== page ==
An online petition campaign-gone-viral this week has triggered an exodus by giant corporations out of ALEC, the right-wing legislative group behind hundreds of voter suppression, anti-union and "stand your ground" laws across the country.
Within hours after the launch of a petition campaign yesterday by the progressive advocacy group Color of Change, Coca Cola and Kraft Foods announced they were pulling support from the American Legislative Exchange Council, the right wing group that has pushed successful voter restriction bills in more than 26 states. After only a few hours online the petition drew close to a quarter of a million signatures.
Trying to distance themselves from the extreme right wing legislation, Coca Cola said, in a statement, "Our involvement with ALEC was focused on efforts to oppose discriminatory food and beverage taxes, not on issues that have no direct bearing on our business." The soft drink giant's decision to pull out of ALEC came only five hours after Color of Change announced its petition, which read:
"ALEC has pushed voter ID laws which disenfranchise large numbers of Black voters. Along with the NRA (National Rifle Association), ALEC also pushed a bill based on Florida's 'shoot first' law - which has shielded Trayvon Martin's killer from justice - into two dozen states across the country."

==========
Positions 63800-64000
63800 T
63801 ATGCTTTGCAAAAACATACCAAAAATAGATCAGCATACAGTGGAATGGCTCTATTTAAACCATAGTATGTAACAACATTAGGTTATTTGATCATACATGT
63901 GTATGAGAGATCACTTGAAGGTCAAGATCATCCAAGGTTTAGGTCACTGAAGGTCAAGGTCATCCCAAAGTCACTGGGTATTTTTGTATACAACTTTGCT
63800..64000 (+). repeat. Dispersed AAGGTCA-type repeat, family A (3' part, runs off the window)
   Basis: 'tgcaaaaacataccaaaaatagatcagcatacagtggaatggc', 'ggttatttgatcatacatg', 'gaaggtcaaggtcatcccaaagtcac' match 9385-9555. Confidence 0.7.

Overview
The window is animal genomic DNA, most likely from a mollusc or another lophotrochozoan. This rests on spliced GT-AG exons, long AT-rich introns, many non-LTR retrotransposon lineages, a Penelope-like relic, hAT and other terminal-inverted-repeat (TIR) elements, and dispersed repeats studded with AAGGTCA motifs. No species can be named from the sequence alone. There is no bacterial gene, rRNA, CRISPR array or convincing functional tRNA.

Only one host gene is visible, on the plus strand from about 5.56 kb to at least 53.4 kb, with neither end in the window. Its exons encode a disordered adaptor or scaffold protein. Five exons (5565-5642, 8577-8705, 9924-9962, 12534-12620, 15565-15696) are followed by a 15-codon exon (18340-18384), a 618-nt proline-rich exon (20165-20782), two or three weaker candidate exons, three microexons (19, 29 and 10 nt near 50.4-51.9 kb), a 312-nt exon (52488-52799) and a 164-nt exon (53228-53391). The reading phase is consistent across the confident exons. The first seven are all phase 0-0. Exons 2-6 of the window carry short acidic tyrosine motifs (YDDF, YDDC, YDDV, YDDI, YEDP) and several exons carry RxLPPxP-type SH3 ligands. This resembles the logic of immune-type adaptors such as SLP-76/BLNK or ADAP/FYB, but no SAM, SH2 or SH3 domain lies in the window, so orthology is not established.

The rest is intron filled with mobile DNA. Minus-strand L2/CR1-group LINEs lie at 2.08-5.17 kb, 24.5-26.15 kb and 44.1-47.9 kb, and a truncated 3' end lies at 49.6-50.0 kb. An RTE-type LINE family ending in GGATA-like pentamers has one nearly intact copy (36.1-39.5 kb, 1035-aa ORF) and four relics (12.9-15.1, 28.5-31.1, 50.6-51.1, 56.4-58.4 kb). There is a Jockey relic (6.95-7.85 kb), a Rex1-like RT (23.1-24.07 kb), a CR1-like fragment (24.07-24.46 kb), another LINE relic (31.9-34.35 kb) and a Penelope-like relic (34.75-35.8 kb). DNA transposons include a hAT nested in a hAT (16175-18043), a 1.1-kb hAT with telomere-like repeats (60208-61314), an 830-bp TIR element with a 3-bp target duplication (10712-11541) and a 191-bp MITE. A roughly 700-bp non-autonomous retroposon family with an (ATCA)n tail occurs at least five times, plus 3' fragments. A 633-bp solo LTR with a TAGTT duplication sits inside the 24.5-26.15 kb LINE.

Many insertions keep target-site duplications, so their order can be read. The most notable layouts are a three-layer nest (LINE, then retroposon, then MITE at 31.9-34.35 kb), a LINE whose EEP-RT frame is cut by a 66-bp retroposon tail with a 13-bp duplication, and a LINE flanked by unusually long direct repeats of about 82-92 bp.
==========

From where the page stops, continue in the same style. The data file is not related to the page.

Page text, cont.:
The statement by Coca Cola said nothing, however, about the company having backed the anti-union measures pushed by ALEC, or, of course, the targeting by anti-union death squads of workers at its plants in Colombia.
On the heels of the abandonment of ALEC by Coca Cola, Kraft Foods also withdrew from the group. Pepsico had withdrawn a few weeks earlier.
Applauding Kraft's decision to bail, Color of Change Executive Director Rashad Robinson said, "Kraft's announcement is proof that as more corporations come to understand what they are supporting through membership in the American Legislative Exchange Council, they don't want to be associated. We continue to call on all major corporations to stop supporting voter suppression through ALEC and our members are prepared to hold accountable companies that continue to participate in ALEC."
Robinson said that Trayvon Martin's death, and the law that prevented his killer from being arrested, "is another example of how ALEC's agenda is dangerous for people of color. The National Rifle Association and ALEC exported Florida's stand your ground' law to more than 20 states across the country, jeopardizing the safety of Americans nationwide."
Fox News, as could be expected, was one of the first outfits to come out and defend ALEC.
Fox News anchor Megyn Kelly provided ALEC with a forum, essentially, to paint itself as a harmless non-partisan lobbying group. Kelly failed, in her interview with ALEC communications director Kaityln Buss, to avoid asking anything about funding ALEC receives from the notorious Koch brothers, anything about why the group pushes for voter ID laws even in the absence of any evidence of voter fraud and anything about why the group is pushing the 'shoot first' gun laws.
On MSNBC, Ed Schultz said corporations are learning first hand from this that "they cannot expect to profit from the hard- earned money of African Americans on the one hand and undermine the rights of those same people with their other hand."
Photo: Wisconsin voter protests ALEC-inspired voter ID law passed in that state. Blake Deppe/PW